Unpredictability was always trumpeted as the Premier League's unique selling point. The ability of the bottom club to beat the leaders, and the sense that every game carried the risk of defeat or embarrassment even for the biggest teams, was viewed as a reason to tune in every weekend.
The prospect of seeing Sir Alex Ferguson's Manchester United lose against Bolton Wanderers, Liverpool dropping points at home to Blackpool or Manchester City failing to beat the likes of Burnley is one of the reasons why the Premier League became the richest league in world football.
But the unpredictability that took the Premier League above and beyond Spain's La Liga, the German Bundesliga and Italian Serie A in terms of entertainment and global popularity has gone.
Nobody expected City to drop points against Southampton at the Etihad on Sunday, or were the least bit surprised that Pep Guardiola's team ended up scoring six. Chelsea were made to fight for their 3-1 victory against Crystal Palace at Stamford Bridge, but they still won in the end and even United, the only one of the "Big Six" to offer any kind of hope to an opponent in the bottom half this season, navigated a tough trip to Bournemouth on Saturday by winning with a stoppage time strike from Marcus Rashford.
While the Spanish and German leagues are enjoying a rare taste of unpredictability due to the travails of Real Madrid and Bayern Munich -- both clubs can be described as being "in crisis," with Real languishing in sixth position and Bayern forced to occupy the unfamiliar surroundings of third -- the Premier League's big guns are pulling further and further away. It's getting so absurd this season that the title contenders rarely even come close to losing against teams outside the top half -- Man City, Liverpool and Chelsea still haven't even lost.
Rafael Benitez was criticised for setting up his Newcastle side with 11 men behind the ball when they played City -- and lost 1-0 -- at St James' Park last season, but other clubs have paid such a heavy price for being open against the top teams, conceding five, six or even seven goals, that it is no surprise that some have now seemingly abandoned hope in those games.
When so many teams approach games against the likes of City and Liverpool fearing the worst, what chance do they have of getting anything other than a heavy defeat? And what does this do to the weekly watchability of the Premier League?
City, who are scoring at an average of three goals per game, sit two points clear at the top after winning nine of their 11 league games so far. Second-place Chelsea have drawn three of their 11 games -- against Liverpool, United and West Ham -- while the only teams to take points off Jurgen Klopp's Liverpool this term have been City, Chelsea and Arsenal.
Spurs have been inconsistent this season but two of their three defeats came against the "Big Six" -- home losses to Liverpool and City -- with Watford, protecting a 100 percent record at the time, the only team outside the current top six taking points off them. Arsenal lost to City and Chelsea, and drew with Liverpool, with only Crystal Palace taking points off them from outside the top six.
United, it seems, are still playing to the old rules of unpredictability being king, with Jose Mourinho's men losing to Brighton and West Ham, and drawing at home to Wolves, as well as taking just one point from a possible six against Spurs and Chelsea. But if you discount United's results on the basis that they cannot be described as a title contender this season, no team sitting lower than eighth in the Premier League has beaten one of the teams vying for the title this term.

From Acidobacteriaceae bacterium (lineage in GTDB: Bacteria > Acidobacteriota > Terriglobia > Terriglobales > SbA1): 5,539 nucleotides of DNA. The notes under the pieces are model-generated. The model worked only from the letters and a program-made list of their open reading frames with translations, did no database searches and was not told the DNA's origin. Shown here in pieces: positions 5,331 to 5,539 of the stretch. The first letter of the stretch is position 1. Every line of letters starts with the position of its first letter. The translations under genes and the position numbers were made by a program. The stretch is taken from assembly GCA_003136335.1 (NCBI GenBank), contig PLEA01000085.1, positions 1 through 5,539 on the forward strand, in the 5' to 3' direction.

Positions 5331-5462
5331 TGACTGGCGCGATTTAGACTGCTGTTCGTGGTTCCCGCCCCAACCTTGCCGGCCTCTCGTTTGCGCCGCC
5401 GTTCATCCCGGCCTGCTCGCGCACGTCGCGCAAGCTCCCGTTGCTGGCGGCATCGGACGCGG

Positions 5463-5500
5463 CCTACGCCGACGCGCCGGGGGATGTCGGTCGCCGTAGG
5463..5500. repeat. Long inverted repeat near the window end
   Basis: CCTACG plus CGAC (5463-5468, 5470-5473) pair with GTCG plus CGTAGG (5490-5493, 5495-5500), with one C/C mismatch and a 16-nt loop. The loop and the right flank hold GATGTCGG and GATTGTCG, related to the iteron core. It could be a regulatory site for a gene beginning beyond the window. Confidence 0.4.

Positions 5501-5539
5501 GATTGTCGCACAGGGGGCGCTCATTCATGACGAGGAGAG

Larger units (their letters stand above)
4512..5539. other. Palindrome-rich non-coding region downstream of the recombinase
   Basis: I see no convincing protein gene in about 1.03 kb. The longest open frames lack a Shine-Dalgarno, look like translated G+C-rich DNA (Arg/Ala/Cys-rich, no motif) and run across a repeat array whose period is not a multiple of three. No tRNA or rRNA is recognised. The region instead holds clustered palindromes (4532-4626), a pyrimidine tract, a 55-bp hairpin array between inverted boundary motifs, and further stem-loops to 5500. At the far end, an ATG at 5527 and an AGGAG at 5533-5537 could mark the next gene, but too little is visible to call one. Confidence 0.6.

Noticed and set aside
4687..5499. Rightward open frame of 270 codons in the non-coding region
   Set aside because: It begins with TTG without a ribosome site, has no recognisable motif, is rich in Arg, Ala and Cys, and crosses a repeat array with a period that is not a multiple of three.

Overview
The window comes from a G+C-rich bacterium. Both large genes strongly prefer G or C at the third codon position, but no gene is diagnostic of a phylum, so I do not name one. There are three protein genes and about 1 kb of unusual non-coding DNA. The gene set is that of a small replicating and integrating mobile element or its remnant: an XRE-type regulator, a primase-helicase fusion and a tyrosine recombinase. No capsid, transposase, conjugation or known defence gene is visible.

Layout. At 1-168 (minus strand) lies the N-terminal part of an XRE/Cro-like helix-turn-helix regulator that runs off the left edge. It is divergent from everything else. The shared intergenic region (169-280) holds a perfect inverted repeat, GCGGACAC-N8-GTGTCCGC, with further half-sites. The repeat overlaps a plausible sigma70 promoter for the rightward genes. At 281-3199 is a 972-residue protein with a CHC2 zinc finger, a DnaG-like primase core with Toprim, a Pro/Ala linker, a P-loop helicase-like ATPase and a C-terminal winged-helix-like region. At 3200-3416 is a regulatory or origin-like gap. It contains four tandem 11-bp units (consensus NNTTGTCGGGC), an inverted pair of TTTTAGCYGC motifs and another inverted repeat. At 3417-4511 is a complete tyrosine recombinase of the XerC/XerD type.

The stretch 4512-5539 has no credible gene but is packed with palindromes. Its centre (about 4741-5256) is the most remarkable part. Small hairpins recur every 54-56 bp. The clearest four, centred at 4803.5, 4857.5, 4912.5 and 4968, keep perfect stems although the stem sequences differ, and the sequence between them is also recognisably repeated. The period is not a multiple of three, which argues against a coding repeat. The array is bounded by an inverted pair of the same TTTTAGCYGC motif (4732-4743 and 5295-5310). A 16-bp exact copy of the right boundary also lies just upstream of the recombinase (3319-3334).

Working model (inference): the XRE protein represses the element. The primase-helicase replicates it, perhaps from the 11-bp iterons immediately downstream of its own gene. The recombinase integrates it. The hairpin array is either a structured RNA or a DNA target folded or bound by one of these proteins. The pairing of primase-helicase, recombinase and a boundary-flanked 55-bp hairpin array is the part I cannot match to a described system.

The tragic death of Leicester City owner Vichai Srivaddhanaprabha last month offered a reminder of the sporting miracle performed by the club during the 2015-16 season, when Claudio Ranieri's team defied odds of 5000-1 to win the Premier League title.
Leicester came from nowhere to leave the elite trailing in their wake and their success continues to be held up as the ultimate example of the unpredictability of sport and, more directly, the ability of the Premier League to throw up incredible surprises. But rather than signal a changing of the Premier League landscape, Leicester's title triumph merely hardened the resolve of the biggest and richest clubs to pull even further away.
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Since 2016, the top six have been a closed shop with the "Big Six" pulling up the drawbridge. Their accumulated wealth, generated by Champions League income, Premier League prize money or benevolent owners, has sent them over the horizon.
The gulf has become massive and coaches further down the league are now driven by damage-limitation rather than adventure. Everton finished seventh in 2016-17, eight points adrift of sixth-placed United, while Burnley landed seventh last season -- nine points behind Arsenal, who occupied the final place in the top six.
This season doesn't look like it will be any different. Bournemouth sit in the sixth spot but Saturday's defeat against United moved Mourinho's team level on points, so don't expect Eddie Howe's men to defy gravity for too much longer.
If the imbalance continues unchecked, crowds will drop as supporters pick and choose their games and the huge sums received from broadcasting deals could also be at risk if the spectacle becomes bland and predictable. It's much better to watch the Bundesliga or La Liga if you want unpredictability this season. And that is a worrying development for the Premier League.